Today there is just such a picture in the official FR & WHR stock list book, so I may in future get round to making some shorter, fatter, replacements.

Wednesday, 13 June 2012

Snap Happy

A glimpse of the talented Mr Nevard at work yesterday taking pictures of Dduallt for Model Rail magazine.

The figure lurking in the background is our Artistic Director, Francis. It was Himself who snapped the snapper.

Tuesday, 12 June 2012

Smile Please!

Our old layout Dduallt is getting a turn in the spotlight today - quite literally.

The very talented Mr Chris Nevard is coming along to a secret location in the Chiltern Hills to photograph the layout for an article in a future edition of Model Rail magazine.

I'm not able to be there for the shoot but I'm very excited about seeing the results. It's not the first time Dduallt has been featured in a magazine but I'm expecting the pictures Chris takes to be among the best I've ever seen of it.

At the start of this year one of our other CHMRC layouts, New Mills, was in Model Rail - in fact it was the cover feature - and if you're a regular reader of that mag you'll already know how handy Mr N is with a camera. (There's also link to his blog over on the right hand side of the page.)

Naturally I will let you know which edition of Model Rail the article will be in when the time comes.

Sunday, 10 June 2012

Superbarn Update

Himself reports that he's been having a tough day completing our model of 'Superbarn' 103. Quite a lot of the reason for this is my fault, I must confess.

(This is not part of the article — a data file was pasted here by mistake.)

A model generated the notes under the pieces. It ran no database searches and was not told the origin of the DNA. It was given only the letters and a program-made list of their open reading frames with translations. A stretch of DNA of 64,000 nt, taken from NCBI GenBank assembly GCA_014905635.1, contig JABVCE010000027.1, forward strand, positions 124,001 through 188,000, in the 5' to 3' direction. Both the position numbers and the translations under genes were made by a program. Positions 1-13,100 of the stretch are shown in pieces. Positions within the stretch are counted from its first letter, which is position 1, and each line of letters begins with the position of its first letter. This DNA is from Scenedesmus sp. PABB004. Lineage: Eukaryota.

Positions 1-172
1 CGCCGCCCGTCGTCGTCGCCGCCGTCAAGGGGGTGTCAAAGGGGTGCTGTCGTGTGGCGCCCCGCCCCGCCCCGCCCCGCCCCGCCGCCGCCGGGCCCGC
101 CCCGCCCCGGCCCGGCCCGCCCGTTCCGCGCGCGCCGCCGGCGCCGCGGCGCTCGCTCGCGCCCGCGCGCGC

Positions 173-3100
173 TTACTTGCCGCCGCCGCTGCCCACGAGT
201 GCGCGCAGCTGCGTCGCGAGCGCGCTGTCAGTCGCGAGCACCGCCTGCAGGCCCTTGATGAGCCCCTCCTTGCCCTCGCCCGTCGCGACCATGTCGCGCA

This is because when I built the carriage two years ago it turns out I set the truss rods too low. This error was only discovered 75% of the way though the process of painting the carriage when he sat it down on the new style bogies- which  he had spent a whole day fashioning from a pair of Parkside Dundas VoR bogies -only to find the truss rods swooped lower than the railhead.  Oops!

The easily fix, you might think, would be to add some packing beneath the bogie pivots and raise the carriage up a bit, but he didn't want to do this because the middle paint line matched perfectly with the rest of the stock.

So, no doubt cursing my name, he ripped off the truss rods and the king posts and made and fitted some new ones, which you can see in these pictures.

And he's still got to solder up four pairs of handrails to go either side of each of the doors.

All in all he's finding it rather fiddly, but I must say it's really got the look of a Superbarn, don't you agree?

Friday, 8 June 2012

Pass The Popcorn

Yes, it's Bron Hebog movie time again.

Part-time operator Max Brayne has kindly sent me a link to a video of the layout he shot at Railex two weeks ago.

And here's another filmed by Matt Wickham.

Many thanks to Max and Matt for allowing us to include their work on the blog.

I hope these short films will give those readers who've not had the chance to see Bron Hebog at a show yet a better idea of what the layout is like.

Wednesday, 6 June 2012

MOTW - Carriage 16

Once upon a time there were very limited rolling stock options for 009 modellers of the FR.

Langley did their brass kits for 'bowsiders' 17 and 18, and Parkside Dundas had the plastic semi-opens 37 and 38. And that was about it apart from some ancient GEM and FR whitemetal kits for old Obs 11, WHR pair 23 and 26 and sundry box boxes which all weighed not far short of a real NG carriage.